Before the introduction of antibiotics and other modern drugs, natural products have been used globally for decades as traditional medicine. According to the World Health Organization (WHO), medicinal plants are the best source of various drugs (Khan et al., 2009). Essential oils (EOs), derived from the roots, stems, leaves, and flowers of different plants, are used in folk medicine as an alternative to modern medicines. In addition, they have been widely utilized in drug discovery and development, and they are readily accessible (da Silva et al., 2016; Myszka et al., 2016; Tutar et al., 2016). Recently, EOs have attracted significant interest owing to their antibacterial and antifungal activities, which are associated with their complex composition (Ghanem & Olama, 2014; Ceylan & Ugur, 2015). Several reports demonstrated the antifungal properties of extracts from different parts of various plants (Okla et al., 2021; Mutlu-Ingok et al., 2020). Clinical candidiasis has a steadily increasing annual infection rate (Tati et al., 2016). The effective antifungal and antibiofilm activities of several EOs against Candida spp. have been demonstrated (Abu-Darwish et al., 2016; Peixoto et al., 2017). Although there have been many studies on the antibiotic susceptibility of fungi to antifungal agents, only a few have reported on the susceptibility of C. albicans to EOs. This study conducted an antibacterial test by randomly selecting 19 types of well-known oils so that essential oils can be used in various practical applications.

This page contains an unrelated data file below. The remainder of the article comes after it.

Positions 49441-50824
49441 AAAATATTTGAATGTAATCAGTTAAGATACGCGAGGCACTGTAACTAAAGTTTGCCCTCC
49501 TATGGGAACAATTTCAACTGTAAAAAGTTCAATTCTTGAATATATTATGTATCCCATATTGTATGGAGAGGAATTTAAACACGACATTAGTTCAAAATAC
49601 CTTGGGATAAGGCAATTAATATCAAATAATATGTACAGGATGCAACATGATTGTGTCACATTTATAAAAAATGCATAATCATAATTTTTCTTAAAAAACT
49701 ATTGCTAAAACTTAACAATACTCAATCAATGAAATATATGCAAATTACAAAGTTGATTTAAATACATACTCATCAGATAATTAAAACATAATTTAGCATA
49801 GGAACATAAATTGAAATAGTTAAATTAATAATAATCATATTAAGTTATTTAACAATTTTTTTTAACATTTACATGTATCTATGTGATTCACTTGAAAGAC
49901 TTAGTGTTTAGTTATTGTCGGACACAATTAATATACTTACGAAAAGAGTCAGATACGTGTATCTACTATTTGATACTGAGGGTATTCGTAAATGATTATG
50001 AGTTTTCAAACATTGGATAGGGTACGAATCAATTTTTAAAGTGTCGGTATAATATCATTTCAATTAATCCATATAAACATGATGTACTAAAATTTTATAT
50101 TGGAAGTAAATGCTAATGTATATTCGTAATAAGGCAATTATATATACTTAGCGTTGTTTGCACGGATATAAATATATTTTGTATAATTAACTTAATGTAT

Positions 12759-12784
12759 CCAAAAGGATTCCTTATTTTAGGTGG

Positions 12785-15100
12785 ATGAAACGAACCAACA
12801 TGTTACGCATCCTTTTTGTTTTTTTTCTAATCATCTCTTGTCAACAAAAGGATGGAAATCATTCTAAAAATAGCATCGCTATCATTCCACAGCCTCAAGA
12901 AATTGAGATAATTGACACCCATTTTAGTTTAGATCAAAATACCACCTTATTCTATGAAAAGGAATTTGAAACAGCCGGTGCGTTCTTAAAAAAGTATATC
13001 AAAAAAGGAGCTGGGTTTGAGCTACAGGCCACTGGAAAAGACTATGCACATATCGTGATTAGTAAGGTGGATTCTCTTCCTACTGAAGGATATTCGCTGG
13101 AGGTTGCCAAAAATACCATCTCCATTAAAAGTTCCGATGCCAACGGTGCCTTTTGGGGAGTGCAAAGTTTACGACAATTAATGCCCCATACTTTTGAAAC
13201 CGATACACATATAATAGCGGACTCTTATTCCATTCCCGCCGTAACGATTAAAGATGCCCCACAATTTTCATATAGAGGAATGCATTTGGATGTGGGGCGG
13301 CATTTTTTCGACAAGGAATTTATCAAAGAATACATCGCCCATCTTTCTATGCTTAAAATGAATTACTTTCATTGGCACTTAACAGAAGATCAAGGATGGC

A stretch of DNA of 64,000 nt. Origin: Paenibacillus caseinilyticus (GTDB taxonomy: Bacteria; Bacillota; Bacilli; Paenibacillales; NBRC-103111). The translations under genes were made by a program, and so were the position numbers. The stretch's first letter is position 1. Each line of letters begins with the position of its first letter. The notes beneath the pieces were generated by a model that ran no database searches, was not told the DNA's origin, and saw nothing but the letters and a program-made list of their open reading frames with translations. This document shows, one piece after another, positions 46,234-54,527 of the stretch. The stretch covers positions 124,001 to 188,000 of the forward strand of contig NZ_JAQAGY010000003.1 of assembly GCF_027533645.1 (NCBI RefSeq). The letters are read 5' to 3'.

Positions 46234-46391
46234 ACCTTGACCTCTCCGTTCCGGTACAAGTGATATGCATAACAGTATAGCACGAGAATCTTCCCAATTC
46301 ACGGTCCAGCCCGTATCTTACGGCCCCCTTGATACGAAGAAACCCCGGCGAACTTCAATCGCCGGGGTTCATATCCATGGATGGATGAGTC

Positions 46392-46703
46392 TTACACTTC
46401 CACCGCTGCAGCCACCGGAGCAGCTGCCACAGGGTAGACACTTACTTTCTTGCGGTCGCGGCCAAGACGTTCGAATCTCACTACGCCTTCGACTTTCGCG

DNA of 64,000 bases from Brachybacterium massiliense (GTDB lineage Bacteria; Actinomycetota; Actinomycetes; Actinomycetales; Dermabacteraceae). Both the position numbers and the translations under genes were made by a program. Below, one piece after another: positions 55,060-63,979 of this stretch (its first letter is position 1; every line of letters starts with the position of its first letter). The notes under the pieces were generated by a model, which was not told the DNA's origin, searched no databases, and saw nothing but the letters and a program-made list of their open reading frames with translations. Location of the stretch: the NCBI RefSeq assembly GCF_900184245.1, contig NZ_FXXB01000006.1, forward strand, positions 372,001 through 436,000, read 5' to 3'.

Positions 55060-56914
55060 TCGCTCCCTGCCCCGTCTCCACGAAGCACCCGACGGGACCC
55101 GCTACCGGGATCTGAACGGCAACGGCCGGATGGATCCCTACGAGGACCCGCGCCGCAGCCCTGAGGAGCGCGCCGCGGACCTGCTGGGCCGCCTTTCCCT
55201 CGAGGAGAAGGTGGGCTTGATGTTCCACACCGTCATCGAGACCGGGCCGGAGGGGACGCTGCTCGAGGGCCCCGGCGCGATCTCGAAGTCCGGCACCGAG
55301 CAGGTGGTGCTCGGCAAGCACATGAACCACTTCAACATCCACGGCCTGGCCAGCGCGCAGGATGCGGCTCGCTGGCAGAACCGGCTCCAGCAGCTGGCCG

II. Materials and Methods

1. Materials

C. albicans (ATCC 13316) was purchased from KCTC (Korea Collection for Type Cultures). The 19 EOs were randomly selected from the products supplied by the Korean Aromatherapy Certification Society. They were classified according to the extraction site (Table 1). Fluconazole (Sigma-Aldrich, Steinheim, Germany) was used as a control, following the CLSI standard amount (8 μg/ml).

2. Methods

1) C. albicans and EOs